Sometimes I need to mention a book twice, in part because it is so well done, but also because it has some connection to a more recent book.  The connection this time is that Nicola Yoon on her second start out the gate, has produced another winner of a book.  The second book is very intriguing, though a bit difficult to get into.  I got confused about who belonged to which family, but soon understood their relationships.

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The first book, Everything Everything, came out in 2015 to deserved rave reviews and I’m sure this second book will also jump to the head of the list.

Everything Everything

Nicola Yoon

Illustrated by Daniel Yoon

Madeline Whittier is sure she’s read more books than anybody else on the planet.  What else can she do in her white room in her sterile house? She can’t leave her house since she’s allergic to the outside world.  Her only physical visitors are her nurse, Carla, her mother and just one of her tutors. At seventeen, she has accepted her life. But things change in Maddie’s soul when Oliver—Olly—moves in next door, with his rebellious younger sister, enabling mother, and abusive, alcoholic father.  Olly sees Maddie at her window watching him and starts communication through sign language, pantomime, notes and eventually their electronic devices.  It doesn’t hurt that he’s drop-dead gorgeous and compassionate.  As their relationship deepens, Maddie wishes to meet Olly in the flesh, though she knows they may never have physical contact.  Carla arranges everything while Maddie’s mom, a doctor, is at work. The reader matures along with Maddie and begins to wonder where her quality of life is?  Secretly she arranges a trip to Hawaii with Olly.  Olly is resistant at first, but Maddie, now eighteen, feels she can make her own choices.  She does get sick on their trip and ends up in the hospital with an infection in her heart.  But she doesn’t die and comes home stronger than she ever thought possible.  The Hawaiian pathologist sends her a letter informing Maddie that there is no sign of disease.  So Maddie goes to a specialist who confirms that Maddie is not sick.  Turns out her mother, after losing Maddie’s father and brother in a car accident, can’t deal with the thought of losing her daughter.  She made Maddie’s illness up.  Now the girl has to deal with the aftermath of this revelation.  This is a fantastic read.

BIBLIO: 2015, Delacorte Books/Random House Teens/ Random House Children’s Books/Penguin Random House, Ages 14 +, $18.99.

REVIEWER: Sarah Maury Swan

FORMAT: Young Adult

ISBN: 978-0-553-40664-2

ISBN: 978-0-553-40665-9

ISBN: 978-0-553-40666-6

 

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In the second book by Ms. Yoon, juxtaposes teens from two different cultures trying make their ways in the Big Apple.  They meet by chance and end up spending the day together trying to get to various meetings they have to attend to put their lives on the tracks they want to follow.

 

New York city teenagers, one, a Korean/American and one, an illegal immigrant from Jamaica, fall in love, but to no avail.  And though their lives move forward, in their souls they still have a connection to each other.  The boy’s parents want him to follow the path that all bright Korean/American kids are supposed trek, go to Harvard or Yale and become successful lawyers or doctors.  The boy and his older brother have no interest in following the planned road.  The boy has the soul of a poet.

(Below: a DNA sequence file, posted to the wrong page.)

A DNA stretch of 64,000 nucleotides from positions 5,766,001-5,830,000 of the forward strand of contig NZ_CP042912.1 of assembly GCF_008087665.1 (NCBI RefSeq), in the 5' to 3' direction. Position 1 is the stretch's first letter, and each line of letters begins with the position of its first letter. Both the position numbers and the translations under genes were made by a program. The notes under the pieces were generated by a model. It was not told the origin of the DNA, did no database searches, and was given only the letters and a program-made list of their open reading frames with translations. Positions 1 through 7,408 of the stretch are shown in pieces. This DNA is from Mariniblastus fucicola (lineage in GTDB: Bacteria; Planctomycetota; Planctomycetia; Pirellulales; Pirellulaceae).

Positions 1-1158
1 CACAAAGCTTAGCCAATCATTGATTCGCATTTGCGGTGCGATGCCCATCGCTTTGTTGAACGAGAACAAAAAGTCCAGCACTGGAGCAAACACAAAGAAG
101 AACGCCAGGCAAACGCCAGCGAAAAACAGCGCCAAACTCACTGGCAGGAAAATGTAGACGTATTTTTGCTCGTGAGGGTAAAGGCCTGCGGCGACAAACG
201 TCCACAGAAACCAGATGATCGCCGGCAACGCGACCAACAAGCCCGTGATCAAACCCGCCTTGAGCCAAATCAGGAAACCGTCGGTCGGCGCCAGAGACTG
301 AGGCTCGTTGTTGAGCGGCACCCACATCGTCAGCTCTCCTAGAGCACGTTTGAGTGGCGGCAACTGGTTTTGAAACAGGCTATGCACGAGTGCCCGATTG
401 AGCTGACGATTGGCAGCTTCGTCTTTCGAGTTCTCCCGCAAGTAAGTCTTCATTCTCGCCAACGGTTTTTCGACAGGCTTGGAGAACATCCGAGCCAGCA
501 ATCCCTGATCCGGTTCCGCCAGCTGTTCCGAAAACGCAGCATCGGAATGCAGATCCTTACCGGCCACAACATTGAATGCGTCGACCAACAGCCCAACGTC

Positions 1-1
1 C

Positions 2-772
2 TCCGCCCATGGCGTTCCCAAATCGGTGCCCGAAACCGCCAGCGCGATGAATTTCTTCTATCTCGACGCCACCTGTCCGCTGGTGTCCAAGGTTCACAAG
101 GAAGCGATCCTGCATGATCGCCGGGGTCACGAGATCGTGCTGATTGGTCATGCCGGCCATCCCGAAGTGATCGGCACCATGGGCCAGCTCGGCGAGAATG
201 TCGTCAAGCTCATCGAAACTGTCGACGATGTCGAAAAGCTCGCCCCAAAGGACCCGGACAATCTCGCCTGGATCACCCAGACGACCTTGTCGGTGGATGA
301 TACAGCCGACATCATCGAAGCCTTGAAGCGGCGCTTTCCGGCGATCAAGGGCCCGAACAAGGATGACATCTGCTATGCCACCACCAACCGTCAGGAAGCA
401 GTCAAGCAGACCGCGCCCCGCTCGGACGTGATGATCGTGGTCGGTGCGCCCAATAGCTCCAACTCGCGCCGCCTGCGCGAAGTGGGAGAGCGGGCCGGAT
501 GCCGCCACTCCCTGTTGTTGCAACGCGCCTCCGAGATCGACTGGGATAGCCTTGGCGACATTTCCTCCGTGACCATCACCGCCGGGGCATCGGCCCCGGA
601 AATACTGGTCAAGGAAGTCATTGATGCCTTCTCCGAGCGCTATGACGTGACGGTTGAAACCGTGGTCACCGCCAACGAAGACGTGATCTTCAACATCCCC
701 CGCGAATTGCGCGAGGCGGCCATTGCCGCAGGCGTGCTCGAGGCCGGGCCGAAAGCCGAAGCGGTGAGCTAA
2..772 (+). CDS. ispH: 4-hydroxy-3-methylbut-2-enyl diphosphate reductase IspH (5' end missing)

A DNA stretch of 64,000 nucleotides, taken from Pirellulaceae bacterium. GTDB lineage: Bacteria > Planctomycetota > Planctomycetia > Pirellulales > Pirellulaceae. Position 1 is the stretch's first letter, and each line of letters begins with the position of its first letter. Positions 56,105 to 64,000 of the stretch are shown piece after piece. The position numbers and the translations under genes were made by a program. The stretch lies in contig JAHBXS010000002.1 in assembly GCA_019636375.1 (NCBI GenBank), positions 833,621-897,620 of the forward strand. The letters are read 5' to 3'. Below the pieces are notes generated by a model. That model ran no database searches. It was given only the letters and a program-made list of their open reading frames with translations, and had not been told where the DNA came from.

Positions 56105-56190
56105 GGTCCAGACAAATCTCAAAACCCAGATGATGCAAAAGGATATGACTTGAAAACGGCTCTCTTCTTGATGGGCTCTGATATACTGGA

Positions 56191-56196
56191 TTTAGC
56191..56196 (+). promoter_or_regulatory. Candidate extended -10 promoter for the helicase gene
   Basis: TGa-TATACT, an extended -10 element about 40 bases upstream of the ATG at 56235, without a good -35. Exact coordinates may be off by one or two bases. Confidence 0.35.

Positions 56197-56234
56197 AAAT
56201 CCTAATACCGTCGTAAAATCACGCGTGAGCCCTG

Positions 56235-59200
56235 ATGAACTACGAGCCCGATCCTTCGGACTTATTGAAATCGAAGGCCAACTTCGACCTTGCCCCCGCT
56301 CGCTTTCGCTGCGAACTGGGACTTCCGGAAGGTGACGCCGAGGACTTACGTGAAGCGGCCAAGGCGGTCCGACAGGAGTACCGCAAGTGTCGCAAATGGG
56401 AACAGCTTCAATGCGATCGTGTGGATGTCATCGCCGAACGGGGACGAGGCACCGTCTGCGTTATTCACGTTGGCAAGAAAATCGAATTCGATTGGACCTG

The girl’s parents smuggled her into the U.S. when she was very young.  She barely remembers Jamaica and her brother was born in the U.S. She wants to be an astrophysicist or at least something to do with space.  She feels that’s not likely to happen in Jamaica.

The Sun is also a Star

Nicola Yoon

Natasha Kingsley and her family are about to be deported from New York City to Jamaica, but she has lived most of her life in the U.S. and doesn’t want to go back.  Daniel Jae Ho Bae was born in the U.S., as was his older brother, Charles Jae Won Bae.  Their parents are here legally, Natasha’s are not.  The only legal person in her family is her younger brother, Peter.  The chance of Daniel and Natasha ever meeting seems very unlikely, but meet they do as Natasha makes one last ditch effort to turn the tide on her family’s deportation that night.  Daniel is in Manhattan to be interviewed for admittance into Yale, not that he wants to go to Yale or become a doctor.  He’d rather learn more about writing poetry.  But they do meet and end up spending most of the day together.  Daniel is open to falling in love with Natasha, but she keeps resisting.  What’s the use she thinks, but she can’t help herself.  In the end, Daniel takes her to the plane and watches her fly away.  For a while they keep in touch, but time and distance finally take their toll on the relationship.  Except for what happens ten years later. The story is complex and, at first, difficult to follow who belongs in which family, but soon the reader figures out who belongs where and starts rooting for the star-crossed lovers.  Like Ms. Yoon’s first book, Everything, Everything, this story will pull you in.  She’s bound to be read eagerly and readers will anxiously await her next book. This book discusses some tough issues, such as the U.S. immigration laws, ethnic/culture differences, and are there such things as coincidences.

BIBLIO: 2016, Delacorte Press/Random House Children’s Books/Penguin Random House LLC, Ages 14 +, $18.99.

REVIEWER: Sarah Maury Swan

FORMAT: Young Adult

ISBN: 978-0-553-49668-0

ISBN: 978-0-553-49669-7

ISBN: 978-0-553-49670-3

ISBN: 978-1-5247-1630-1

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Both of these books show what a good writer can come up with when writing a good story.  It doesn’t matter which of these you read first, but I would highly recommend reading both.